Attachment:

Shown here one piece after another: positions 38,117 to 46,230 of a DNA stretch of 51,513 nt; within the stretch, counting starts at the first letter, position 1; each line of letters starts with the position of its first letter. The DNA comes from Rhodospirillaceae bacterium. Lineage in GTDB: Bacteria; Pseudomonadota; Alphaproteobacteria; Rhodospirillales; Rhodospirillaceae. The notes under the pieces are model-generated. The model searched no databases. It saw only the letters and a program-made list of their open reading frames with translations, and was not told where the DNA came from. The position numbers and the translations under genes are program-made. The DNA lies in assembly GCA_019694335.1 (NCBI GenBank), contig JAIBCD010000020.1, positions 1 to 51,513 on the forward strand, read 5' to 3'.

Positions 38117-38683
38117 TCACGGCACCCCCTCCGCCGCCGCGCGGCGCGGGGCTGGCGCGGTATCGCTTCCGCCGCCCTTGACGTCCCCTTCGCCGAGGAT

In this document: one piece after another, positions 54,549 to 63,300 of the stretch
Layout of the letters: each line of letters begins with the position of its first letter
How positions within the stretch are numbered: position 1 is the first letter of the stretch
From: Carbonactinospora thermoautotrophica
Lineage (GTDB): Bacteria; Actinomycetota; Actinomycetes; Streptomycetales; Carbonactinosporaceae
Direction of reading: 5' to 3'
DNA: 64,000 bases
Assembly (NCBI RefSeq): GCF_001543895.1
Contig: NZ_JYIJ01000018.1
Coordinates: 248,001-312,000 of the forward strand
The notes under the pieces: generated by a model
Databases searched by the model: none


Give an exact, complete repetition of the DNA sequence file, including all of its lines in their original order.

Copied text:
Shown here one piece after another: positions 38,117 to 46,230 of a DNA stretch of 51,513 nt; within the stretch, counting starts at the first letter, position 1; each line of letters starts with the position of its first letter. The DNA comes from Rhodospirillaceae bacterium. Lineage in GTDB: Bacteria; Pseudomonadota; Alphaproteobacteria; Rhodospirillales; Rhodospirillaceae. The notes under the pieces are model-generated. The model searched no databases. It saw only the letters and a program-made list of their open reading frames with translations, and was not told where the DNA came from. The position numbers and the translations under genes are program-made. The DNA lies in assembly GCA_019694335.1 (NCBI GenBank), contig JAIBCD010000020.1, positions 1 to 51,513 on the forward strand, read 5' to 3'.

Positions 38117-38683
38117 TCACGGCACCCCCTCCGCCGCCGCGCGGCGCGGGGCTGGCGCGGTATCGCTTCCGCCGCCCTTGACGTCCCCTTCGCCGAGGAT

In this document: one piece after another, positions 54,549 to 63,300 of the stretch
Layout of the letters: each line of letters begins with the position of its first letter
How positions within the stretch are numbered: position 1 is the first letter of the stretch
From: Carbonactinospora thermoautotrophica
Lineage (GTDB): Bacteria; Actinomycetota; Actinomycetes; Streptomycetales; Carbonactinosporaceae
Direction of reading: 5' to 3'
DNA: 64,000 bases
Assembly (NCBI RefSeq): GCF_001543895.1
Contig: NZ_JYIJ01000018.1
Coordinates: 248,001-312,000 of the forward strand
The notes under the pieces: generated by a model
Databases searched by the model: none